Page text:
Note: In Python 3.x, difference of performance between slice indexing and list.index(...) is significantly reduced and both are almost equivalent. However, in Python 2.x, this difference is quite noticeable. I have shared performance comparisons later in this answer.


Alternative using list comprehension (but very slow in terms of performance):

As an alternative, it can be achieved using list comprehension with enumerate too. (But please don't do it this way. It is just for illustration):

>>> a = [1, 2, 4]
>>> insert_at = 2

>>> b = [y for i, x in enumerate(a) for y in ((3, x) if i == insert_at else (x, ))]
>>> b
[1, 2, 3, 4]

Performance comparison of all solutions

Here's the timeit comparison of all the answers with list of 1000 elements on Python 3.9.1 and Python 2.7.16. Answers are listed in the order of performance for both the Python versions.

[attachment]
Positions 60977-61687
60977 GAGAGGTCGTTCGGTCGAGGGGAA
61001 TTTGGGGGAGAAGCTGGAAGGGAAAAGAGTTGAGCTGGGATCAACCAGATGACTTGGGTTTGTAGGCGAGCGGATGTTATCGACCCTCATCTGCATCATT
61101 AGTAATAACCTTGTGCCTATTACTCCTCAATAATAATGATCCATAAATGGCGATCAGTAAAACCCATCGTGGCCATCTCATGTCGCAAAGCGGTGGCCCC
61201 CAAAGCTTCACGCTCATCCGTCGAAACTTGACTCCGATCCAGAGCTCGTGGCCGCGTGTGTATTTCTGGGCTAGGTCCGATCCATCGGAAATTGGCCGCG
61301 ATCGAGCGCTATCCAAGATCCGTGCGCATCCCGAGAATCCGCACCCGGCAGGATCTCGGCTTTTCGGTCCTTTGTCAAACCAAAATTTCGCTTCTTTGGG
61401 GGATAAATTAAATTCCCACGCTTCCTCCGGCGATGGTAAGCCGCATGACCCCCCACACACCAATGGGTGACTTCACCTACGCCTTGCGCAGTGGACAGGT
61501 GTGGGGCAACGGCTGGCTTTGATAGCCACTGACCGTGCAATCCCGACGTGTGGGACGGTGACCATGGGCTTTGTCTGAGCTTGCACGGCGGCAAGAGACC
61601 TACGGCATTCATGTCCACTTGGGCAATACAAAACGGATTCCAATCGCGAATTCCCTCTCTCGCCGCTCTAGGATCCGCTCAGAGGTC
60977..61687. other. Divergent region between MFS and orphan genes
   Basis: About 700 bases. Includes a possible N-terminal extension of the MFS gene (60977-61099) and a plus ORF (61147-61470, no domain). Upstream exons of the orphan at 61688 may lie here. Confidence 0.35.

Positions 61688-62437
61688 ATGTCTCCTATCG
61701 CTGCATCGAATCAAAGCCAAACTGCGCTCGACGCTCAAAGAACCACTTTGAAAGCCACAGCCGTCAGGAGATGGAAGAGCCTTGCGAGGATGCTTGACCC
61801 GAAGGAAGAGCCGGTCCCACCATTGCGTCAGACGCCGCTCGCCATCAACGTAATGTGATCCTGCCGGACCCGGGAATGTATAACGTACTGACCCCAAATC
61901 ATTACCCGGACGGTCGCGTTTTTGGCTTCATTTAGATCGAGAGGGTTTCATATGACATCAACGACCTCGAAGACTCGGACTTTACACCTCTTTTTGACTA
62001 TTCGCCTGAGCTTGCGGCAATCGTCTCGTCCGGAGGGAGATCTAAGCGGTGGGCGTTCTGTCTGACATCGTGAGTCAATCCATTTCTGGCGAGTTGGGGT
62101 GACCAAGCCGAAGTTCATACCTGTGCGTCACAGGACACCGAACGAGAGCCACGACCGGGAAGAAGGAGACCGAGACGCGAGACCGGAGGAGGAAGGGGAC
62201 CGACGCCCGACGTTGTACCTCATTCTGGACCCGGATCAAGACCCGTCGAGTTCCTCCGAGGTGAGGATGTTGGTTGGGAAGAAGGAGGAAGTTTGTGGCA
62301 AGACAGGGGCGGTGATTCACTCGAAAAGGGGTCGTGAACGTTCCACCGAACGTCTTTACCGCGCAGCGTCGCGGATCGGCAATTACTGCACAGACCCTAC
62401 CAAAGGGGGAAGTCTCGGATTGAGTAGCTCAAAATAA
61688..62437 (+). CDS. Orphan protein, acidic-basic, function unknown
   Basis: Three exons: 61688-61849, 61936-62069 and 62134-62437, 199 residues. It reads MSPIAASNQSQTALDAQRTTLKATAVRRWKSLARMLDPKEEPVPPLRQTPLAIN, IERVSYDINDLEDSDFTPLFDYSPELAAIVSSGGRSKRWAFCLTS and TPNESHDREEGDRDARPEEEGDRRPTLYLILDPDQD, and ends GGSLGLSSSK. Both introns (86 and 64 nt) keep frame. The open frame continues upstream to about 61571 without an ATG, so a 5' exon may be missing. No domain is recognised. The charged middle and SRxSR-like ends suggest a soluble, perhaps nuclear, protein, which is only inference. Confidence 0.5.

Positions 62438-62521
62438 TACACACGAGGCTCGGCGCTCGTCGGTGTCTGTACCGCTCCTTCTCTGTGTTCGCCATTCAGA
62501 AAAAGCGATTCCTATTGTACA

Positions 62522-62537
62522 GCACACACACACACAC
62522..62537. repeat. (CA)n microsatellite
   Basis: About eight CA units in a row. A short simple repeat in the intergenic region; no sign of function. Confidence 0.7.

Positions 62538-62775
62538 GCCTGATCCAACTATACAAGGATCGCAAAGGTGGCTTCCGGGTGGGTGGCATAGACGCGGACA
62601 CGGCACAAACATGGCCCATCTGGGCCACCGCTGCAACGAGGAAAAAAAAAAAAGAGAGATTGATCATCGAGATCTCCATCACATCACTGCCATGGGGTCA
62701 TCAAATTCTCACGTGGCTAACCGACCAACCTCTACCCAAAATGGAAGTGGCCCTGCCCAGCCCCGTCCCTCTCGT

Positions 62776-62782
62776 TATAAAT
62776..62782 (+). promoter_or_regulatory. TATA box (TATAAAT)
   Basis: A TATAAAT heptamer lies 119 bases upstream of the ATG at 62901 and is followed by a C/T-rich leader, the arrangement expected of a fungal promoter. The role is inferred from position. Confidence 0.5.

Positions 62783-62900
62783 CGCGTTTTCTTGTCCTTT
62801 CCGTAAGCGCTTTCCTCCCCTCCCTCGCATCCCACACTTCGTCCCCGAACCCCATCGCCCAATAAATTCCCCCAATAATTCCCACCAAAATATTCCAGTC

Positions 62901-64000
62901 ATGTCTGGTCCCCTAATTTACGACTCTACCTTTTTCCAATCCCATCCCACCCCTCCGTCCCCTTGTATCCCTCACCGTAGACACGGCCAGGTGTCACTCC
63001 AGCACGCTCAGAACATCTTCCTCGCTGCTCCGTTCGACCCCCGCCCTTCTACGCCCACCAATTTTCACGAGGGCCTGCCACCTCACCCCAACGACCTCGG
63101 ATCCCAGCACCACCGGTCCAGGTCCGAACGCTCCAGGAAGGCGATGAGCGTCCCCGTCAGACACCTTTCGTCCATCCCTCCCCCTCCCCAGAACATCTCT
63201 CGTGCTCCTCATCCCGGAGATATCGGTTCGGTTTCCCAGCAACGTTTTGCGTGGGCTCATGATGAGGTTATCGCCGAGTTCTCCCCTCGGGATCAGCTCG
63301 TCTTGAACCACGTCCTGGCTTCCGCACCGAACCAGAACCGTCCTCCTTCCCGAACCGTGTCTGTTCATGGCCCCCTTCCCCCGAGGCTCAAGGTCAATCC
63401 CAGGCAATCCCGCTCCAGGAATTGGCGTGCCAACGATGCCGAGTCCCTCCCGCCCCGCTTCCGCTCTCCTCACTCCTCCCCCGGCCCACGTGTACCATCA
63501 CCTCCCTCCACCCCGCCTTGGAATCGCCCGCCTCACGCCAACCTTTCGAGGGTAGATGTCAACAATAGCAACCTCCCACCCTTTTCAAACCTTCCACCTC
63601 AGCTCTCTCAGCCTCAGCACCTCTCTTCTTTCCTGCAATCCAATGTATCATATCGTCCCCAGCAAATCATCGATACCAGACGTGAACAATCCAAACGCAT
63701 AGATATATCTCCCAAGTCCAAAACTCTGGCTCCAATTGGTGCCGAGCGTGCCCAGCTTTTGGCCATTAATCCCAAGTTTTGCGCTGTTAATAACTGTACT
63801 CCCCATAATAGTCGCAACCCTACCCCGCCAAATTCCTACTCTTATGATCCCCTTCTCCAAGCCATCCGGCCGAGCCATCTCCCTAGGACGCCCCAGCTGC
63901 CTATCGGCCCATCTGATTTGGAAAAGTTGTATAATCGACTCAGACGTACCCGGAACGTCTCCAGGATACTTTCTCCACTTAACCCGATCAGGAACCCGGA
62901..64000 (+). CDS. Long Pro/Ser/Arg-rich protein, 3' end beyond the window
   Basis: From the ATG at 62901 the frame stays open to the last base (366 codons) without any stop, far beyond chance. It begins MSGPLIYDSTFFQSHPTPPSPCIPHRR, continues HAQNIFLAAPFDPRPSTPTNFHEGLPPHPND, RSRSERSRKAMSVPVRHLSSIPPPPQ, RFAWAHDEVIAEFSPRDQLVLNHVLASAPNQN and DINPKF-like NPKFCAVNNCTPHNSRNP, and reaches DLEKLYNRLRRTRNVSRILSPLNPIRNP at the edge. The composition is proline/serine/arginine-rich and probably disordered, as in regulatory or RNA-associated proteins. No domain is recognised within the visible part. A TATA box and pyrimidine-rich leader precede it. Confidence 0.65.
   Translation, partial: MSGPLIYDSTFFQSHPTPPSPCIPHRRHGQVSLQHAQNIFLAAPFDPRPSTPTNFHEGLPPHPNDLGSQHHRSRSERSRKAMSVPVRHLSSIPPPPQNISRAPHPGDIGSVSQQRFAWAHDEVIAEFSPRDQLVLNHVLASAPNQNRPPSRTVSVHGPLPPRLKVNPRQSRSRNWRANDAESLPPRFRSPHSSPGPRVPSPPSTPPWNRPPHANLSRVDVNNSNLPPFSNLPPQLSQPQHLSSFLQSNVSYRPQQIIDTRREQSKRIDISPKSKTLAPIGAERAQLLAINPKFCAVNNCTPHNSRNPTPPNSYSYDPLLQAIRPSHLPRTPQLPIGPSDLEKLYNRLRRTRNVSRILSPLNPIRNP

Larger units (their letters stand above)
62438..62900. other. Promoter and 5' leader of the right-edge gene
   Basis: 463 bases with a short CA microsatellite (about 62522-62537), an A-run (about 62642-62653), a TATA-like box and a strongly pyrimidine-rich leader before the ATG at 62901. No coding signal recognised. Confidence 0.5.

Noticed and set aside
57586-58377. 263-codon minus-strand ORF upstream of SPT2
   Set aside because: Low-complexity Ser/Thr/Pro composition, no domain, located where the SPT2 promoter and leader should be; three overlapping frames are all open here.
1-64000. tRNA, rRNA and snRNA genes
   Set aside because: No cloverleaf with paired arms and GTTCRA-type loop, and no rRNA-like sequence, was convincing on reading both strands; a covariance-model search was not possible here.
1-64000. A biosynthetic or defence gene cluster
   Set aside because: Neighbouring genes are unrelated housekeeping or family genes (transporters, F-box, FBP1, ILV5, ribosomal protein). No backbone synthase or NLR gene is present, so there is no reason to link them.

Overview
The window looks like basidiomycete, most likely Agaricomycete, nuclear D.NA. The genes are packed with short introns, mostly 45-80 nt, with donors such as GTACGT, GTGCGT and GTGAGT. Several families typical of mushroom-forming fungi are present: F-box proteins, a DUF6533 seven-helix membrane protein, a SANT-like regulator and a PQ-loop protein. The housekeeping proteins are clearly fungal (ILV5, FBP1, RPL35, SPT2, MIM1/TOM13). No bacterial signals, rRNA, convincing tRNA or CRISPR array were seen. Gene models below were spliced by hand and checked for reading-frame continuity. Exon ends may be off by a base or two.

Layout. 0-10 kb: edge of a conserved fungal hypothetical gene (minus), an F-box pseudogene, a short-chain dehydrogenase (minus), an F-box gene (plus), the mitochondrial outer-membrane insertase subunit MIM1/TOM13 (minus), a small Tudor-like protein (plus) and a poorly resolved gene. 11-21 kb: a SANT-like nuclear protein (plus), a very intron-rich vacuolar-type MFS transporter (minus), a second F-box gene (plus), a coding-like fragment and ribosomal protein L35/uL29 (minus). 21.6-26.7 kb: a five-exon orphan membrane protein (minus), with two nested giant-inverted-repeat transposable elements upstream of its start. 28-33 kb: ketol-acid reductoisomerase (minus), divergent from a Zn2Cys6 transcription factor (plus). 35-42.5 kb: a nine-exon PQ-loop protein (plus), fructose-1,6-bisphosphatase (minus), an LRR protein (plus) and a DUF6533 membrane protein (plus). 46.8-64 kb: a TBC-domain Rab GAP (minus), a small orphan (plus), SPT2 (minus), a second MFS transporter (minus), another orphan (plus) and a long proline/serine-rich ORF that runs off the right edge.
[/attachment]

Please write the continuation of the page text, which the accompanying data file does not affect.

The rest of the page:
Python 3.9.1

  1. My answer using sliced insertion - Fastest ( 2.25 µsec per loop)

    python3 -m timeit -s "a = list(range(1000))" "b = a[:]; b[500:500] = [3]"
    100000 loops, best of 5: 2.25 µsec per loop
    
  2. Rushy Panchal's answer with most votes using list.insert(...)- Second (2.33 µsec per loop)

    python3 -m timeit -s "a = list(range(1000))" "b = a[:]; b.insert(500, 3)"
    100000 loops, best of 5: 2.33 µsec per loop
    
  3. ATOzTOA's accepted answer based on merge of sliced lists - Third (5.01 µsec per loop)

    python3 -m timeit -s "a = list(range(1000))" "b = a[:500] + [3] + a[500:]"
    50000 loops, best of 5: 5.01 µsec per loop
    
  4. My answer with List Comprehension and enumerate - Fourth (very slow with 135 µsec per loop)

    python3 -m timeit -s "a = list(range(1000))" "[y for i, x in enumerate(a) for y in ((3, x) if i == 500 else (x, )) ]"